Cold and damp (even with waterproof clothing) we scurried down the mountain and how nice it was as the weather grew temperate once again.  We passed 2 spots where trees had blown down since we passed them on the ascent.  Only 5 other hikers were on DM this day.  Bagging the hike might have been smarter but I will remember this one better than all the fair-weather treks that blend together.  Arduous activities are exhilarating and . . . how would we build character if we did only what was easy and pleasant?!

Tuesday, June 1, 2010

Cape Kiwanda


 looking north toward Cape Lookout

This scenic spot on the Oregon Coast near Tillamook is not well-known.  It certainly doesn’t have the draw of Seaside with its attractions for teenagers, or Cannon Beach which is known for restaurants and shopping (ugh).  We all have our favorite pleasant beaches and this is mine.  Its broad soft sand mingles beauty and solitude, active tide pools, frolicking whales, squirrely seals and daunting sand dunes, and waves that thunder against the cape at high tide, all set around the remnant of an ancient rich-hued sandstone headland.



exploring the tidepools below the cape

We spent 3 days camping at Kiwanda last week.  From the camp a short trail leads through a woodsy dune onto the beach.  At low tide a walk around a rocky point leads north to the hamlet of Tierra del Mar.  Cape Kiwanda itself is a mile south, though it deceptively appears to be short walk away.  Along the walk to the cape the steady predictable rhythm of advancing and ebbing waves is serenely soothing.  It’s not always peaceful here; enormous land-bound logs lie against the dune, thrown there by fierce winter storms.  Occasionally we see hang-glider-ees hauling their load up the dune, then launching, and we watch as they gracefully soar, arc and drift onto the sand below.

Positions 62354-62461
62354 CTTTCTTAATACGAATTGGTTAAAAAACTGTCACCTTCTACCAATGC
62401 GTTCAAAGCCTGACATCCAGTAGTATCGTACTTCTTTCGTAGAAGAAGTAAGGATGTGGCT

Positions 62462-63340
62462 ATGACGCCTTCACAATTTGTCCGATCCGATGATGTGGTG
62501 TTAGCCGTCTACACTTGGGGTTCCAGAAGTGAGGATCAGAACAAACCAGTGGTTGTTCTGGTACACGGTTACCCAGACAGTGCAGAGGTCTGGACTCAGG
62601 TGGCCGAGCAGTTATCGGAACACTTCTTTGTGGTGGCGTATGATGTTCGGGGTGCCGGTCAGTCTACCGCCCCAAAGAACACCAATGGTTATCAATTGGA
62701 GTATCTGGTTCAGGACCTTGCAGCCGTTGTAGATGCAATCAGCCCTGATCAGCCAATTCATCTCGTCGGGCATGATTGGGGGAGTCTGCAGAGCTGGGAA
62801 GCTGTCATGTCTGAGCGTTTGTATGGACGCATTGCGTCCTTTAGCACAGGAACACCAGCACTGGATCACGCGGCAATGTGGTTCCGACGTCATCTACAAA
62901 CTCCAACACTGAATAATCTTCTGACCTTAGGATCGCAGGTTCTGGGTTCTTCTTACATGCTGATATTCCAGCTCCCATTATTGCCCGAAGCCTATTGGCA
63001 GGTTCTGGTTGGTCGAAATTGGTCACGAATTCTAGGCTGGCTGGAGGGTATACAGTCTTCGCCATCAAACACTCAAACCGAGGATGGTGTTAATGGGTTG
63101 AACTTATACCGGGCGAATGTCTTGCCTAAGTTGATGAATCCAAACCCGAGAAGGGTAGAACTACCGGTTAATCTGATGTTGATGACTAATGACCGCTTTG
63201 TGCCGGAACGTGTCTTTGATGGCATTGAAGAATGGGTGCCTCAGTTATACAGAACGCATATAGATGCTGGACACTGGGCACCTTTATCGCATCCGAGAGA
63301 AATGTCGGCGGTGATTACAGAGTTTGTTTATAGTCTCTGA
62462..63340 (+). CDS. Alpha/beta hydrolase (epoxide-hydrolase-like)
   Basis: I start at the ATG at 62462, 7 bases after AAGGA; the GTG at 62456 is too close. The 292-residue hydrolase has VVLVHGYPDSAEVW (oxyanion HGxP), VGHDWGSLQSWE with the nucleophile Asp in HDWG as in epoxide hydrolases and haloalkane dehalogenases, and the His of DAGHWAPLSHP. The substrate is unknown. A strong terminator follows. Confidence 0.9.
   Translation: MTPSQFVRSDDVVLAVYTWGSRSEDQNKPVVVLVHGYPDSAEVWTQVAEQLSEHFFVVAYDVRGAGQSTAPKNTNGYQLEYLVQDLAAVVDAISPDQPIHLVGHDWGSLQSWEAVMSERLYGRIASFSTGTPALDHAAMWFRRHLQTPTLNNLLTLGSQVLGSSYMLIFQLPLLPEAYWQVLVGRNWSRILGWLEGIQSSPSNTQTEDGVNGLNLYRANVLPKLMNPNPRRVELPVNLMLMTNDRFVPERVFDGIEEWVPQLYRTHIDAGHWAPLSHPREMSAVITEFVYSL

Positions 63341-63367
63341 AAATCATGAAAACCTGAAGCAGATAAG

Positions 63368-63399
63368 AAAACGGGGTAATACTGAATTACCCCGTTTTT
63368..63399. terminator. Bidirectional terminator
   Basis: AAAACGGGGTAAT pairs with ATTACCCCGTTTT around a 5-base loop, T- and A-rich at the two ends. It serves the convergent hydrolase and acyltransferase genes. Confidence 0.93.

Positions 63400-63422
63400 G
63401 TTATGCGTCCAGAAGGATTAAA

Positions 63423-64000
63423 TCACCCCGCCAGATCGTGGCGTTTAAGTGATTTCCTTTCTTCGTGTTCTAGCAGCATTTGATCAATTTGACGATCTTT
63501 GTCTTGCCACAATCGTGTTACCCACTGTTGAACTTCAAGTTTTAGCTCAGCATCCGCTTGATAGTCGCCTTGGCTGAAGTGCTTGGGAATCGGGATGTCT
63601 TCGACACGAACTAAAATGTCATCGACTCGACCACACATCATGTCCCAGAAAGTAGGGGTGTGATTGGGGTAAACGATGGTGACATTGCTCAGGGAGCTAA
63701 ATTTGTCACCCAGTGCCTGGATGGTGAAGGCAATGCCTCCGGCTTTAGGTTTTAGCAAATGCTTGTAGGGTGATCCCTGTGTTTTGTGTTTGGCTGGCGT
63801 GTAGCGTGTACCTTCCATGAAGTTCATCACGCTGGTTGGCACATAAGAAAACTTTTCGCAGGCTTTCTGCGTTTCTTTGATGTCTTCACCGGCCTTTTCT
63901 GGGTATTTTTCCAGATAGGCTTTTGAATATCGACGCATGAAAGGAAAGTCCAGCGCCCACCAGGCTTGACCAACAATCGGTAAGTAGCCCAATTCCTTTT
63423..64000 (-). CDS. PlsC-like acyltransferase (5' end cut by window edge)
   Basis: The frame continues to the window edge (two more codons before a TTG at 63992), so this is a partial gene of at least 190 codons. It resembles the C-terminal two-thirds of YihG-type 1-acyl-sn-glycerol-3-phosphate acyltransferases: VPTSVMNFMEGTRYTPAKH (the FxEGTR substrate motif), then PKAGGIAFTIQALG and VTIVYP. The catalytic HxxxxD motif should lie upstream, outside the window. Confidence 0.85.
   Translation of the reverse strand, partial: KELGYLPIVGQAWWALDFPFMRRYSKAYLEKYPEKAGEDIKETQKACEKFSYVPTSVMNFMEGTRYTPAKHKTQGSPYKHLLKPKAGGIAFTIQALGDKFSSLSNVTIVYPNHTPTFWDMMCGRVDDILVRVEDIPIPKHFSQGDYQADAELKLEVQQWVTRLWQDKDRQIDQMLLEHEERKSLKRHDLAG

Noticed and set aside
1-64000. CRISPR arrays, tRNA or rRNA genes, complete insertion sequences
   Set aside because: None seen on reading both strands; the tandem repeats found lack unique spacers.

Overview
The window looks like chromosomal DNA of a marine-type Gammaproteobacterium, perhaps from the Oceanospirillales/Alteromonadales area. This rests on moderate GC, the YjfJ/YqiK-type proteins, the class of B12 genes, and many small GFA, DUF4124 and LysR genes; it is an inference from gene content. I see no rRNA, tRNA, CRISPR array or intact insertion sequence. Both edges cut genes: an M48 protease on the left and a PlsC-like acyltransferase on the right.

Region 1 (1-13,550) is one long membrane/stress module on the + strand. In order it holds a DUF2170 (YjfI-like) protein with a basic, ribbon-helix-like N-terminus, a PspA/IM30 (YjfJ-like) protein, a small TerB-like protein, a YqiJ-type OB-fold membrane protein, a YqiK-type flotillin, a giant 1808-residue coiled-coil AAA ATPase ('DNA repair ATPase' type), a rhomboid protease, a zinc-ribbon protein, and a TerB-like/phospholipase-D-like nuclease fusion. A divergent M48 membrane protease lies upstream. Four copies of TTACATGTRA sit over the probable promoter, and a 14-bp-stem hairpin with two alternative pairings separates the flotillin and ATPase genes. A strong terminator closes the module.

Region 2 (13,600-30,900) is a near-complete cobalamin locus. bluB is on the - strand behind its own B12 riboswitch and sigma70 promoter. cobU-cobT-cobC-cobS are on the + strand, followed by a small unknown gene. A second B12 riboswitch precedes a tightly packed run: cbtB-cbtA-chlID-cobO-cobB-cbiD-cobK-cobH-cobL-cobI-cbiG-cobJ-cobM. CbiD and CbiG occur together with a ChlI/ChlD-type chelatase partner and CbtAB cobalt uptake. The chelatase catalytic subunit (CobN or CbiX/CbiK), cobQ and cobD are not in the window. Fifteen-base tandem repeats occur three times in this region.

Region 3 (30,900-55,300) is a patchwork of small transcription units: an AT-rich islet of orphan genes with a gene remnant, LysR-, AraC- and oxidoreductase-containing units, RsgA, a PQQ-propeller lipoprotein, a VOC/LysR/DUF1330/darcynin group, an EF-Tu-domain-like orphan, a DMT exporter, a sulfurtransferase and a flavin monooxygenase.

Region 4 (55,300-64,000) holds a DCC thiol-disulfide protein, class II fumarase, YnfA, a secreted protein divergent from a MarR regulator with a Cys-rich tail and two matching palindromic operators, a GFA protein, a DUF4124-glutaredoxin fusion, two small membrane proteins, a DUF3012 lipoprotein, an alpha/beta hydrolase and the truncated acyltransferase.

images created in the sand by wave action

Sahara-style dunes give way to the cape itself, parts of which are brushy or grassy.  Steep precipices abound and careless people have entered the great beyond from this area.  I’ve included photos of the view both north and south from the cape.  Pacific City, home to the dory fleet, lies on the south side.  Dorys come and go and are fun to watch.  Incoming, they skid through the waves at high speed and only cut the engine when they reach shallow water, then glide smoothly to a stop on the beach.  Running full-speed down the dunes is a blast, except when we tumble and get a head full of sand.  Low tide reveals dozens of different creatures making a living off each other on the rocks and in the pools.  Last week a couple of whales were spouting off the cape.